Mock accident drives home grave lesson

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Mom Jenny Folbrecht gave the performance of a lifetime in Wauzeka-Steuben’s mock crash Wednesday afternoon. Her spine-chilling reaction to finding her “deceased son,” Braden Folbrecht, lying on the hood of a vehicle at an accident scene was so realistic, there were no words spoken by any of the stunned, teary-eyed students watching the scene unfold.

Coroner Joe Morovits photographs one of the deceased victims, lying underneath a white sheet at the scene of the fatal accident. (Photos by Correne Martin)

The mother of one of the victims, Jenny Folbrecht, is consoled by emergency responder Angie Manning, as the coroner asks for identification of her son.

Somber Wauzeka-Steuben High School students spoke very little during the mock crash, sponsored by the Wauzeka First Responders, Wauzeka Fire Department, Crawford County Sheriff’s Department, Boscobel EMS and of course the school district.

Mary Woodson narrates the scene of the two-car mock crash. She gave an in-depth description of exactly how difficult and emotional such scenes are for everyone involved, including the emergency volunteers.

By Correne Martin

The screams. The wailing cries. The unforgettable pleas for help. 

A mom’s hugging and rocking of her motionless son who lay bleeding and silent, dead at the scene of a crash—every parent’s worst nightmare.

The first witness on scene, Jenny Folbrecht, and her “deceased” son Braden were only “acting” as part of the “Never Imagined” mock crash scenario targeted at Wauzeka-Steuben High School’s young adults. These youth will soon be attending graduation parties, where they will potentially be tempted to have a few alcoholic drinks and then get behind the wheel. 

The mock crash performance was staged by the school, Wauzeka Fire and First Responders, Boscobel EMS and Crawford County Sheriff’s Department. 

It was all fake, in reality. 

But, the emotions relayed to those watching were staggeringly real. 

Emergency volunteer Mary Woodson narrated the hour-long scenario.

As the pretend situation unfolded, Mrs. Folbrecht came driving upon the two-vehicle accident, where six individuals were injured or killed, lives ultimately changed forever. She unknowingly stumbled upon her own son, lying dead on the hood of one of the vehicles. The crash impact was so severe that, even though everyone in the vehicles was wearing seat belts, Braden was still ejected through the windshield.

That’s when the mom’s uncontrollable weeping and haunting screams began—sounds that the upperclassmen watching won’t soon forget. They were all completely quiet, mouths wide open in shock and tears in the eyes of some. 

“This is a very real representation of a loved one at a fatal crash, acting in that manner,” Jaden McCullick, sheriff’s deputy, later told the students.

First responders were the initial professionals on scene, performing triage of the patients, including teacher Ben Dums (a driver) and students Carter Lomas, Nick Lund (drunken driver), Josie McCarthy and Jenna McCarthy.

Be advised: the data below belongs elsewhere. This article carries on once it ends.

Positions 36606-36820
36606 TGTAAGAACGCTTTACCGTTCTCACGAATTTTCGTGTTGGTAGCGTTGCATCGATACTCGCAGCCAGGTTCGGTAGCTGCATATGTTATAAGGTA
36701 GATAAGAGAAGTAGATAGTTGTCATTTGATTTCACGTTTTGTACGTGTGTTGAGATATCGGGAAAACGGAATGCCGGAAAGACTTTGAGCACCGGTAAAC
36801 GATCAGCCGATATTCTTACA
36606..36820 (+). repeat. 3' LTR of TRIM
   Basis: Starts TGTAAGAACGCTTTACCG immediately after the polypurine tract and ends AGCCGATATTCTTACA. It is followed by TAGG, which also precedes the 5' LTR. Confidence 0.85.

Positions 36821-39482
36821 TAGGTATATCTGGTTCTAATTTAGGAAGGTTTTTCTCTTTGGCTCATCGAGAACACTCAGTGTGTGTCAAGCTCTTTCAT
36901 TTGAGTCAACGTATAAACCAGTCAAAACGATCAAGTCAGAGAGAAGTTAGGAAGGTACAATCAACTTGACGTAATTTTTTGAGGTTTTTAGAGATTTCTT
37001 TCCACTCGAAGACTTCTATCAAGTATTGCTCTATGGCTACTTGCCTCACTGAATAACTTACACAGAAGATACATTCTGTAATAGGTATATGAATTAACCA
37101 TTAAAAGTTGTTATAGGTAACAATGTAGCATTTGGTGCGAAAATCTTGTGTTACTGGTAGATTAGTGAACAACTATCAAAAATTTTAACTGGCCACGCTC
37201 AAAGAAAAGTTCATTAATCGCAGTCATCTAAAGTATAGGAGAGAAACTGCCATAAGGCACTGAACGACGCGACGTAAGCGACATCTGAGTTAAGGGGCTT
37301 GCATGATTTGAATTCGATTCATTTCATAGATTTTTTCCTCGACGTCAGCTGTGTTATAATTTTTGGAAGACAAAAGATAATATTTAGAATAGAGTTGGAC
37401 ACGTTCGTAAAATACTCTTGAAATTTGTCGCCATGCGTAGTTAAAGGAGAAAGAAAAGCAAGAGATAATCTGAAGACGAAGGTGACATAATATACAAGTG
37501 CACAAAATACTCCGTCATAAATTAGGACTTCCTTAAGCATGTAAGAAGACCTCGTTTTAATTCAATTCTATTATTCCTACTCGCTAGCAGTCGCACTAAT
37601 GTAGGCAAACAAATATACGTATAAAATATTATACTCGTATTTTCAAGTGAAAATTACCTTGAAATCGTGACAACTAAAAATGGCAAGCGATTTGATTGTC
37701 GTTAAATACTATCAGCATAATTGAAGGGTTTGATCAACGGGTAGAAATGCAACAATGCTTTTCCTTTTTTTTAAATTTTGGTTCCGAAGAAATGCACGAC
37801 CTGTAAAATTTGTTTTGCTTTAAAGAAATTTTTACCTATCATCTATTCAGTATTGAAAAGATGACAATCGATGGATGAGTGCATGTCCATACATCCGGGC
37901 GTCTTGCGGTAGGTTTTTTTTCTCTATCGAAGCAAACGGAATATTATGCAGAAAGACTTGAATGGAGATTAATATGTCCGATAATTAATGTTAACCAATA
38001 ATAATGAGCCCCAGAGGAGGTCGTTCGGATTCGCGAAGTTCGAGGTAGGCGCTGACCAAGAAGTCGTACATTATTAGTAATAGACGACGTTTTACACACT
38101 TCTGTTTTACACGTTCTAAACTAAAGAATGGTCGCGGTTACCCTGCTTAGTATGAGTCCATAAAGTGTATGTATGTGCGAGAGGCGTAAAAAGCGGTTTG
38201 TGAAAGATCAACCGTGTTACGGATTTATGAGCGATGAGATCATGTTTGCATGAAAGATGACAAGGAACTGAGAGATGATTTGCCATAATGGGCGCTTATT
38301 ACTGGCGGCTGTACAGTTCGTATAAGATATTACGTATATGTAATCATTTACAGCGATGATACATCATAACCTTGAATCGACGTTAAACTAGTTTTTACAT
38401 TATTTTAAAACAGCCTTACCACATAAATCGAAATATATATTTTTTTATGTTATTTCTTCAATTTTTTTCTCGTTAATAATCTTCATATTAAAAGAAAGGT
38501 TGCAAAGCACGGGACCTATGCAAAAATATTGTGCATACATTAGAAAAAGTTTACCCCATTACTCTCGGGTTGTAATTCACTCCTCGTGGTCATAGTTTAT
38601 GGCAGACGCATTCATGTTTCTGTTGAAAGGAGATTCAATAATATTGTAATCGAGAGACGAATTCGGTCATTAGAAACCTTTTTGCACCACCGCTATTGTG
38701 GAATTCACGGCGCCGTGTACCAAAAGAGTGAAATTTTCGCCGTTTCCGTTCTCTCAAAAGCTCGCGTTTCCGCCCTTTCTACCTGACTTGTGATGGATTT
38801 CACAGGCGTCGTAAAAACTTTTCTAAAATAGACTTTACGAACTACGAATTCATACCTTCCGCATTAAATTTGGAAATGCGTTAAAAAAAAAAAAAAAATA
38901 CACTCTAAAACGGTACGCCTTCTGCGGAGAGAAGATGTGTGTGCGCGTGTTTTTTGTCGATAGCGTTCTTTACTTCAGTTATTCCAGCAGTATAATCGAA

Then, the fire department arrived and began tearing into the vehicles with extraction equipment to access the victims. 

“We come across scenes nobody wants to be involved in,” Woodson explained. “In real life, these kids could’ve been in these vehicles for hours before the accident was reported. Look at all the people who’ve shown up; think of all the families affected already. 

“Imagine trying to make access to those you know need help but who are trapped and unable to get out.

“Imagine being entrapped in a vehicle, scared, and when help arrives, they still can’t get to you, so you’re still alone.”

Once the victims were out, they were further assessed and then taken by EMS to the hospital for treatment. In Wednesday’s performance, the first patient was finally en route a half hour after Mrs. Folbrecht arrived on scene.

Students watching the mock crash also witnessed one of the patients, who had a severe head injury and chin laceration, and who was trapped for a long time before removed, stop breathing and go into cardiac arrest. It was Carter Lomas.

“He’s been surrounded by people who’ve lost their lives for last several hours unable to help anybody,” Woodson said. “Only moments ago, he was answering questions, aware of where he was. Now the situation is an [emergency]. We have to act now.”

Toward the end, the drunken driver, Nick Lund, underwent sobriety testing with law enforcement, in front of his peers.

“A lot of times, the driver who was driving drunk doesn’t even know what happened,” Woodson noted. “He had a few too many drinks. [No one stopped] to think of what the consequences of the night would be. They wish they could take the evening back. They never imagined this night would end like this.”

Since 2010, the number of young people’s lives lost to drunken driving deaths has decreased, she told the crash observers. “Until we hit zero young people dying from drinking and driving in Wisconsin, we have a long ways to go,” she stated.

Those whose lives are affected by tragedies such as these can never go back and change the events. They can only wish the decisions and outcome had been different.

Those who die as a result of these disastrous moments don’t even get the chance to make those wishes.

If only the friends had made safer decisions that fateful night. 

“Can you imagine: Now mom has to call dad. She has to give her husband and his brothers the news,” Woodson commented.

“The son she loved died. She cared for him from infancy until the young man he’s grown into. He can no longer tell her he loves her.”

Everyone’s lives have become a nightmare.

The hope with this mock accident is that the shattered glass, the devastated lives are only part of one, untrue story. A story that’s a heartfelt lesson of grave importance.

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